As part of their ongoing efforts to inform the public and keep industry abreast of developments within the Physician Payment Sunshine Act, Partners for Healthy Dialogues published a blog post on CMS recent proposal which could effectively eliminate the CME exemption. “CMS does not reconcile its proposed change with the current requirement that manufacturers report indirect payments if the manufacturer is “aware” of the identity of the physician recipient,” they write. The post goes on to highlight the overall importance of CME, and suggests that the current proposal could cause some commercial supporters to no longer fund educational programming. “Based on the existing regulations, some manufacturers presently fund only accredited CME,” the article states. “It is possible that eliminating the exclusion for payments to speakers at accredited CME could cause some manufacturers to no longer fund CME at all."
Over the last month, there has been considerable news coverage of how payments for continuing medical education (CME) are reported under the Sunshine Act. What exactly is CME and how is it important to physicians and patients?
Physicians must attend CME to stay up-to-date on the latest research and breakthroughs in the world of medicine. Physicians can receive CME credits by attending online courses, attending in-person training, or even by participating in specific sessions at annual meetings of medical societies or other organizations to which they belong. Many states require physicians and other medical professionals to receive a certain amount of CME credits (usually 25-50 credits) to maintain their medical license.
Funding for CME programs may be provided by outside sources, such as pharmaceutical and medical device manufacturers. To prevent conflicts of interest, CME sponsors and providers typically maintain strict guidelines regarding these grants, such as ensuring that manufacturers do not influence the content of the CME or the selection of speakers.
Currently, manufacturer sponsorship of accredited CME is excluded from Sunshine Act reporting if certain guidelines are followed. On July 3rd, however, CMS released a proposal to eliminate that exclusion. CMS proposes that, beginning in 2015, payments to CME speakers be excluded under another exemption for “indirect payments.” CMS’s rationale for the change is to remove a redundancy between the specific exemption for accredited CME and the more general exemption for “indirect payments.”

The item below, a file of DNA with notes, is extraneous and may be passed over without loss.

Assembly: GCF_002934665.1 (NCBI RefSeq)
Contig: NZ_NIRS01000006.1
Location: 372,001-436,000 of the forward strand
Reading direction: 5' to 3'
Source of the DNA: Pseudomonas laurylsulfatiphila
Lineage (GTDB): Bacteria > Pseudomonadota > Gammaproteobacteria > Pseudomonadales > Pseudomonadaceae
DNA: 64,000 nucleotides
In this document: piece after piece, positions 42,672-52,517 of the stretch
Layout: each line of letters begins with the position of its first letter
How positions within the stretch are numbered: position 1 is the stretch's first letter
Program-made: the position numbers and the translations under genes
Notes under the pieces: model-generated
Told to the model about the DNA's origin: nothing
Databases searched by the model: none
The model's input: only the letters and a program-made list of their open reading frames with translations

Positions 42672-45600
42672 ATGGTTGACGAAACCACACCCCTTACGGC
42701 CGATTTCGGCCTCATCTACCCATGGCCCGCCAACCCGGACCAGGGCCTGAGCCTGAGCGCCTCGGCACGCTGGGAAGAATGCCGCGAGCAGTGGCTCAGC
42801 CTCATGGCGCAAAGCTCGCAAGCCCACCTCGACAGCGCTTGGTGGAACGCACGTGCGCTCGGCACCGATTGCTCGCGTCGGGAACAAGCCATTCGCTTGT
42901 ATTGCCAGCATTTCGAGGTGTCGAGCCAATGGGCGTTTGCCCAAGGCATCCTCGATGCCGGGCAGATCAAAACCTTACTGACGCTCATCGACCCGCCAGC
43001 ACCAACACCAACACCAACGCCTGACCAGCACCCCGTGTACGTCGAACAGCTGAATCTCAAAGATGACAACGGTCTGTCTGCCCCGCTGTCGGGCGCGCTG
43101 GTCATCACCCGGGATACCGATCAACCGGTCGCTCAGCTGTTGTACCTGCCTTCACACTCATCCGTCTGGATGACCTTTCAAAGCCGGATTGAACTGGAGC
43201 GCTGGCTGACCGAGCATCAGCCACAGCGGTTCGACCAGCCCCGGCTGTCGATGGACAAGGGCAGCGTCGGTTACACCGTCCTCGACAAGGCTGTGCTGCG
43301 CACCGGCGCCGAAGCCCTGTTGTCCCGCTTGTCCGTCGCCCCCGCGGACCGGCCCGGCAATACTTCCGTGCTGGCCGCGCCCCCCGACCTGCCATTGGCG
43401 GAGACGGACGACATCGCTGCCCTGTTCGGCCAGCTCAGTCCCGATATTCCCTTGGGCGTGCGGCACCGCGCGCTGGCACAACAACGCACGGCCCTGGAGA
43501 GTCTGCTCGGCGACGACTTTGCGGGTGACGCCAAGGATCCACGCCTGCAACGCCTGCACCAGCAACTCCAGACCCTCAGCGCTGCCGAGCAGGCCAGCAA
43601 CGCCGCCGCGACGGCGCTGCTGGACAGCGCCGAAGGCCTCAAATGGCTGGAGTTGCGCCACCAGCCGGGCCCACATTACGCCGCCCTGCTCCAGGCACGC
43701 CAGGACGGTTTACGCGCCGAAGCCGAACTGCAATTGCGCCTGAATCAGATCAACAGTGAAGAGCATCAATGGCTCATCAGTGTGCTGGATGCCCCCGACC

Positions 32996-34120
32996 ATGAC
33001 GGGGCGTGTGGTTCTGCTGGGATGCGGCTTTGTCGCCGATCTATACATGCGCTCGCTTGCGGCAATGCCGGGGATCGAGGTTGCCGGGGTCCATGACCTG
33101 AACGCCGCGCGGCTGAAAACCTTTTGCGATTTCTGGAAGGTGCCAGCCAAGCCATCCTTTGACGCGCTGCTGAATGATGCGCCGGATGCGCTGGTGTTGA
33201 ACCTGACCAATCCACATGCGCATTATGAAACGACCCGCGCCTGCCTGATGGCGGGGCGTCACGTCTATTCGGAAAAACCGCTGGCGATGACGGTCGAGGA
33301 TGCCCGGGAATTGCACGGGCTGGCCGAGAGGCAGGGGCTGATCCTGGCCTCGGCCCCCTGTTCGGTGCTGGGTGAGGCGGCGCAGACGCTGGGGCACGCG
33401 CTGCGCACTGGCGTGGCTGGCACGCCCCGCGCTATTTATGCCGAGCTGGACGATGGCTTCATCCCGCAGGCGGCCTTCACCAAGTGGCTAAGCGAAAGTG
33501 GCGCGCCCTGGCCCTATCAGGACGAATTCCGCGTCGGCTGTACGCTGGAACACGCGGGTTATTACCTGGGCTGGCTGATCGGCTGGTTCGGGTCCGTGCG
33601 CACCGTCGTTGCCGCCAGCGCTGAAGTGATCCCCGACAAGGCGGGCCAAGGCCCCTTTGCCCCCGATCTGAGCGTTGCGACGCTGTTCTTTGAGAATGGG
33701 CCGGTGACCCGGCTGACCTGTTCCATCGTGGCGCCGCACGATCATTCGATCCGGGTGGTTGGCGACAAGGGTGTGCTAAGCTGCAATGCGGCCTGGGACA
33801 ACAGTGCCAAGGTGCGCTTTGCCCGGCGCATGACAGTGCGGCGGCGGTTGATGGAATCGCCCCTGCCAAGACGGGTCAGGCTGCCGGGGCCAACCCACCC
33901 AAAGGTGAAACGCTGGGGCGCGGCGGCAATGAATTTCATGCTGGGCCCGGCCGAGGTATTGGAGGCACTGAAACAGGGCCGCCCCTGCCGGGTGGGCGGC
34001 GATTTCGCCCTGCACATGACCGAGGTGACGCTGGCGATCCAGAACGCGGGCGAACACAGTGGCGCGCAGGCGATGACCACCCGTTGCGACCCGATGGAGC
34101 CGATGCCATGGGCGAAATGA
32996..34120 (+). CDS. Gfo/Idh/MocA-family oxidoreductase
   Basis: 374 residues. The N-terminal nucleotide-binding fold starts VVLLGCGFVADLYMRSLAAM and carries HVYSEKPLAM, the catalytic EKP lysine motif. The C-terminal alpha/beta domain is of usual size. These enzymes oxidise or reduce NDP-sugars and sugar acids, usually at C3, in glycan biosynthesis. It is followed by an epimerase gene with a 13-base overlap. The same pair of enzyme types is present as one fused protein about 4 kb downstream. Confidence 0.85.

CMS’s proposal raises potential issues for CME funding because of differences between the current standard for manufacturer reporting of “indirect payments” and CMS’s proposed criteria for reporting “indirect payments” related to CME. Specifically, CMS does not reconcile its proposed change with the current requirement that manufacturers report indirect payments if the manufacturer is “aware” of the identity of the physician recipient. The proposal also does not address the effect of the change on reporting registration fees for physician attendees at CME events.
It is unclear what affect the proposed change would have on manufacturer funding of CME. Based on the existing regulations, some manufacturers presently fund only accredited CME. Thus, it is possible that eliminating the exclusion for payments to speakers at accredited CME could cause some manufacturers to no longer fund CME at all. Physicians of all disciplines participate in CME courses in order to learn about new innovations, collaborate with colleagues, and discuss their experiences treating patients. Any changes to Sunshine Act reporting that might impact the ability of physicians to attend CME should be carefully evaluated.
How many CME courses is your doctor required to complete each year? Find out here.